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Northern Iraq - Berwari region


This is the story of oriental folk
known by different names as
Arameans Assyrians Chaldeans
All Christians
One people

Swept away from home
between Euphrates and Tigris
by wild and violent rapids
in the stream of history

Bowing and swaying
in the foreign winds
of exodus and diaspora

Yet persisting and not breaking
and bringing in their eyes
the light of the ancient East
once more to the modern West 


The Assyrian-Chaldean Community Mechelen is a large group of immigrants in the Flemish town of Mechelen, Belgium. This community counts 300 families or about 2000 persons. They are mainly refugees from the villages Hassana and Herbul in South East Turkey, who have settled down in Mechelen since 1980. They usually call themselves Chaldean or Assyrian Christians, Assyrian referring here to the link with the ancient Assyrians from Mesopotamia between the rivers Tigris and Euphrates. These oriental Christians follow the Assyrian Church of the East, the Chaldean Church and the Syrian-Orthodox Church. A smaller group among them has been converted to Protestantism. Just for the sake of convenience we mostly use the denomination Assyrians and Assyrian Christians. With our excuses to the Chaldean and Syrian-Orthodox Christians, who often reject the ethnic indication Assyrian and prefer to call themselves Chaldeans and Arameans.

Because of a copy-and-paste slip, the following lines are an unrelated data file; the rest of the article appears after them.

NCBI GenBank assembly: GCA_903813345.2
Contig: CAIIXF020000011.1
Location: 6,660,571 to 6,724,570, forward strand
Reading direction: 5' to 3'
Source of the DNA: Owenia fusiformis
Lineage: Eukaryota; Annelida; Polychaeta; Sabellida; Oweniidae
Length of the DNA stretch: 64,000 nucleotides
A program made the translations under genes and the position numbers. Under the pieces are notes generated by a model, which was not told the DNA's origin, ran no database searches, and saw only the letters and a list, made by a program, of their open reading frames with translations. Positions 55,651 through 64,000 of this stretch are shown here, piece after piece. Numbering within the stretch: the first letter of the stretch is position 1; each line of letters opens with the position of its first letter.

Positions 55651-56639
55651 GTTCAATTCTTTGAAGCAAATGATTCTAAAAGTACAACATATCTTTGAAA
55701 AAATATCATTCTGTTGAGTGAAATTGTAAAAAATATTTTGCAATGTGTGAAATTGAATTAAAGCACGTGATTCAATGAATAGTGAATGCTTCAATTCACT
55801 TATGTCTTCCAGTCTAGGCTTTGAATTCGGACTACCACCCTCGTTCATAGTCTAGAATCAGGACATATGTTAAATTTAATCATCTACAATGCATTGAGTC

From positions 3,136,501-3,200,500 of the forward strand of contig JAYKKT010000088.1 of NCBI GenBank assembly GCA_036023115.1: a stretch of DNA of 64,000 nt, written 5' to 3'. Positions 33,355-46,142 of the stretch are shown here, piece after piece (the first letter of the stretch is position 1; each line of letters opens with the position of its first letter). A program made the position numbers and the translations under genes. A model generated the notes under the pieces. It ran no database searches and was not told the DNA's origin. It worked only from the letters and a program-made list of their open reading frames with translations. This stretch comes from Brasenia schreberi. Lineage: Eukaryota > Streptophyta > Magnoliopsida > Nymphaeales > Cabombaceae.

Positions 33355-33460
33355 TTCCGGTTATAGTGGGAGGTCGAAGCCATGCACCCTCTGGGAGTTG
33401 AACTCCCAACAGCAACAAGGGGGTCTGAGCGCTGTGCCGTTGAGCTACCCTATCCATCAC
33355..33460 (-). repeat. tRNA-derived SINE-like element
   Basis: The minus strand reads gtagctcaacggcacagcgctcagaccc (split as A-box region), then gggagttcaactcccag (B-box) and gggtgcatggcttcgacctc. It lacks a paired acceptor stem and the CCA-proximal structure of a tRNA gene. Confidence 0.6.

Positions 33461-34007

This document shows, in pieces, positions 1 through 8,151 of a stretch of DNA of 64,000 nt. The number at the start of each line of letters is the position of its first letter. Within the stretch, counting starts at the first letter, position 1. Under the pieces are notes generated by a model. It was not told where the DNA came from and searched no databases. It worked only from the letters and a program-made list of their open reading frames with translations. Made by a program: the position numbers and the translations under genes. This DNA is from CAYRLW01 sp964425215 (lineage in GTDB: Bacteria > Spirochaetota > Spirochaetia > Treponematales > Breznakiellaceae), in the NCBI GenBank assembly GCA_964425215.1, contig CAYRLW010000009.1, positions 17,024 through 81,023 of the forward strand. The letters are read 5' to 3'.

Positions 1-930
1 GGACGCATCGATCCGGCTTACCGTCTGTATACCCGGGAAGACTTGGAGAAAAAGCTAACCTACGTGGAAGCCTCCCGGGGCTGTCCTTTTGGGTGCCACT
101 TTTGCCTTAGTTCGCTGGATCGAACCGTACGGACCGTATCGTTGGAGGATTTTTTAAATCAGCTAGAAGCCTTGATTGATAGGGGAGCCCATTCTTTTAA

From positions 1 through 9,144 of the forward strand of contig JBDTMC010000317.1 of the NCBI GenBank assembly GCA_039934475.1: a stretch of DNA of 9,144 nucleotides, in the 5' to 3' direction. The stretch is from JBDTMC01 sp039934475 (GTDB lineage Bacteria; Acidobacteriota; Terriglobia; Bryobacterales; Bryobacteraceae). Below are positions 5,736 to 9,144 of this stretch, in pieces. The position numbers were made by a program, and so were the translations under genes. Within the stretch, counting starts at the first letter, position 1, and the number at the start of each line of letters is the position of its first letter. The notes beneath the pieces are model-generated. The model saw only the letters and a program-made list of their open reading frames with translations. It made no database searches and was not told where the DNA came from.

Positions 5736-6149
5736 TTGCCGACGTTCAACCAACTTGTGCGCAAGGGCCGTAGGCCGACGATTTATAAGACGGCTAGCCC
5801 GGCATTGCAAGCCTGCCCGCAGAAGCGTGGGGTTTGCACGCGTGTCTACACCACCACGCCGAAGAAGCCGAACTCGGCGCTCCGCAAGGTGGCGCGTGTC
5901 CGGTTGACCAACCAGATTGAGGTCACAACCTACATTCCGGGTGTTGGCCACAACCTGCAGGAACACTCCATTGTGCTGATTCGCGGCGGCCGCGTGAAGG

The Assyrian-Chaldean Christians in Mechelen speak a modern form of Aramaic, the language of Christ. They consider themselves the guardians of pure and original eastern Christianity and they connect this creed with ancient cultural values from their lost homeland. Where do they belong? One could say: everywhere on the Blue Planet. Thanks to their contacts with relatives and other Assyrian-Chaldean Christians all over the world, they are in their own particular way cosmopolitans, nomadic world citizens in search of the Promised Land somewhere between exodus and diaspora.

Shlama webmagazine wants to make the Assyrian-Chaldean Community Mechelen better known in Flanders, in Belgium and elsewhere. This explains the combination of Dutch and English on the website. The editorial office is located at the intercultural centre CIMIC, connected with KHM or Catholic College Mechelen. Webmasters of Shlama are writer-lecturer August Thiry and photographer Geert Segers. They co-ordinate the site in close collaboration with a group of young and motivated local Assyrian-Chaldeans.

The sections Culture & Tradition, Gallery and Events on the site mainly collect articles and visual material about specific topics. In these sections various local activities, public meetings, specific customs and ceremonies of the Assyrian-Chaldean Community Mechelen are represented, together with portraits of prominent individuals from all the segments of the community. The sections Mechelen on the Tigris, Homeland and Diaspora focus on broader cultural and historical topics. Here you can find photo reports, travelogues and in depth coverage about the last Assyrian-Chaldean and Syrian-Orthodox Christians in their native regions in the Middle East and also about Assyrian-Chaldeans and Syrian-Orthodox Christians in their world-wide diaspora. Shlama to all of them!